The Naturalist's Miscellany: Or, Coloured Figures of Natural Objects; Drawn and Described Immediately From Nature was published in 24 volumes between 1789–1813. It was authored by George Shaw and the text is in both Latin and English. The illustrations were done by artists and engravers Frederick Polydore Nodder and Richard Polydore Nodder. The publisher was Elizabeth R. Nodder. The information below is edited from Wikipedia
George K. Shaw (to the left) was born at Bierton, Buckinghamshire, and was educated at Magdalen Hall, Oxford, receiving his M.A. in 1772. He took up the profession of medical practitioner. In 1786 he became the assistant lecturer in botany at the University of Oxford. He was a co-founder of the Linnean Society in 1788, and became a fellow of the Royal Society in 1789. In 1791 Shaw became assistant keeper of the natural history department at the British Museum, succeeding Edward Whitaker Gray as keeper in 1806. He found that most of the items donated to the museum by Hans Sloane were in very bad condition. Medical and anatomical material was sent to the museum at the Royal College of Surgeons, but many of the stuffed animals and birds had deteriorated and had to be burnt. He was succeeded after his death by his assistant Charles Konig.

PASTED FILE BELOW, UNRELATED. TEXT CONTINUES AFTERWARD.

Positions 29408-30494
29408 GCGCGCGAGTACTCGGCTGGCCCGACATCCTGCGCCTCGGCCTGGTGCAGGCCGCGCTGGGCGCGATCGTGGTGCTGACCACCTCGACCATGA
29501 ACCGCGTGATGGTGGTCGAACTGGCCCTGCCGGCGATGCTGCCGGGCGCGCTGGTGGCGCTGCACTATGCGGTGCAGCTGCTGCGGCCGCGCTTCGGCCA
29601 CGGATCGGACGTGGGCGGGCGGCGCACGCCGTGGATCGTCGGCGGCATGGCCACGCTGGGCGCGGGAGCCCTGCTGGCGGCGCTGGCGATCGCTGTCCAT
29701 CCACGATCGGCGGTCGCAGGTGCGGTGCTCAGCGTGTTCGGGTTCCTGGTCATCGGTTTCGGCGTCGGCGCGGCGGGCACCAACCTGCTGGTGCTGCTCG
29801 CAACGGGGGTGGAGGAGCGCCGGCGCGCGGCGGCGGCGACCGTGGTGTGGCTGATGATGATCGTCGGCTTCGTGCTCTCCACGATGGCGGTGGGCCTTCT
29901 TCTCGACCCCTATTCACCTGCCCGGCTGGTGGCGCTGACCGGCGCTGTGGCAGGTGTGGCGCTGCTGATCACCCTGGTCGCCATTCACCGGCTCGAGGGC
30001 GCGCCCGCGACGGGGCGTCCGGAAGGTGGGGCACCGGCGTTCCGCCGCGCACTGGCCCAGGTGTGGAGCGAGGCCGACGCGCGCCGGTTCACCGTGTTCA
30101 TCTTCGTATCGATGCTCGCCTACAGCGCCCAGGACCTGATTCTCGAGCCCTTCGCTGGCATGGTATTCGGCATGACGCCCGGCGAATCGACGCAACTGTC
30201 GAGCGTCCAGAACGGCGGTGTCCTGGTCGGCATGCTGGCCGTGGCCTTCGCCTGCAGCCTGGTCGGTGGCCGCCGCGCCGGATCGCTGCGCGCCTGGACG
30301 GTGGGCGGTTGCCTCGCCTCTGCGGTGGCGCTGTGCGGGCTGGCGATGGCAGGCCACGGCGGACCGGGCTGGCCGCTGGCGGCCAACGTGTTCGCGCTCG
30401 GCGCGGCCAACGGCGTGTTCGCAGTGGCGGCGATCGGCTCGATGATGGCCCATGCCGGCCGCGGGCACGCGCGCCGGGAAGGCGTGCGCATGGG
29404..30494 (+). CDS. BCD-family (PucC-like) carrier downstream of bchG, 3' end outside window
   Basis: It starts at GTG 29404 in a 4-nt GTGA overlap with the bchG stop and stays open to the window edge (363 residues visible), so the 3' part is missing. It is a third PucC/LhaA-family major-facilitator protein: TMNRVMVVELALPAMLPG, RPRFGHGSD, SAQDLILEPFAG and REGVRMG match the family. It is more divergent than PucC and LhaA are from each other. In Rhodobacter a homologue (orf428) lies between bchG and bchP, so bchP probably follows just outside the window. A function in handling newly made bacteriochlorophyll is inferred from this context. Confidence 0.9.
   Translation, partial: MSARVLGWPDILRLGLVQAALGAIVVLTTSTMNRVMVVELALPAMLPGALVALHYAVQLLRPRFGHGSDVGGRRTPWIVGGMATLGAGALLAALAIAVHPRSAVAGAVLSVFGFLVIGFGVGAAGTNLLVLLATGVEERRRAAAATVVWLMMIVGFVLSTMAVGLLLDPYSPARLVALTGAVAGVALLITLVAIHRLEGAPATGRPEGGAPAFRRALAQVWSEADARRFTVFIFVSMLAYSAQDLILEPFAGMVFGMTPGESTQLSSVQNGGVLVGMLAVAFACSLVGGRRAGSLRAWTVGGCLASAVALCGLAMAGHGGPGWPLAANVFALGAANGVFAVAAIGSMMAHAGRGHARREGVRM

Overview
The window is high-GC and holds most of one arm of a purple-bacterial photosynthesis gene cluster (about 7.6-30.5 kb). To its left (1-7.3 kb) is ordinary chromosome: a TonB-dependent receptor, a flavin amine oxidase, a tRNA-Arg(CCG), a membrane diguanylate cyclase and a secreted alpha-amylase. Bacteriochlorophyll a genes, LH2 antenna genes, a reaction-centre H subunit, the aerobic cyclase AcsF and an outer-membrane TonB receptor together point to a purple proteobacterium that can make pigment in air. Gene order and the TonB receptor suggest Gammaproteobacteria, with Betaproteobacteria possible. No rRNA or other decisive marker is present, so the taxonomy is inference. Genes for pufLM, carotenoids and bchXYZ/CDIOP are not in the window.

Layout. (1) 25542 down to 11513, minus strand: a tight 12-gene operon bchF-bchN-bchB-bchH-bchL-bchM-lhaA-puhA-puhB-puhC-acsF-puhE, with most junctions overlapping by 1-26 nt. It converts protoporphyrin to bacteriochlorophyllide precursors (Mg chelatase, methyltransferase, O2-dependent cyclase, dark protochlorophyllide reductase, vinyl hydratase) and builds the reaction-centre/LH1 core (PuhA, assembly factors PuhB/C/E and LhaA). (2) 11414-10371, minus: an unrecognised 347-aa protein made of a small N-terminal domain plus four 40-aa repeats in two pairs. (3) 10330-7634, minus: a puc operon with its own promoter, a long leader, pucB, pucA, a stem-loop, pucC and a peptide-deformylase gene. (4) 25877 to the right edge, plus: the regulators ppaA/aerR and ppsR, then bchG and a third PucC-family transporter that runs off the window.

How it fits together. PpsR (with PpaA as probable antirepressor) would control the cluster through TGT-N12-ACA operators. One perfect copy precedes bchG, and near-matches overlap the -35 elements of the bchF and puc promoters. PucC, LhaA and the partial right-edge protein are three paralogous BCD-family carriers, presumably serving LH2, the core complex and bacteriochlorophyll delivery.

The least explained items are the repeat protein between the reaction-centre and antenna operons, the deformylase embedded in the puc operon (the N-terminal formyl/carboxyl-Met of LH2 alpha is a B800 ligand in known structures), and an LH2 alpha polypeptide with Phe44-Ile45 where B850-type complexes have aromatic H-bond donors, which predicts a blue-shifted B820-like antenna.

In 1794 Shaw published "Zoology of New Holland," one of the first English descriptions Australian animals. He was among the first scientists to examine a platypus and published the first scientific description of it in The Naturalist's Miscellany in 1799. In the field of herpetology he described numerous new species of reptiles and amphibians.
Elizabeth Nodder was a 19th Century publisher of the illustrated The Naturalist's Miscellany. However, she is listed in the database of Scientific Illustrators as an artist. She and her husband, Frederick Polydore Nodder collaborated in the publishing of this work, until his death circa 1800, when she continued to publish further volumes in the series, with Richard Polydore Nodder (their son) as illustrator.
The first reptile illustrated in Volume 1 was the "Painted Snake"
Today it is known as the Neotropical Pipe Snake, Anilius scytale (Linnaeus, 1758) a fossorial, semi-aquatic snake widespread in northern South America.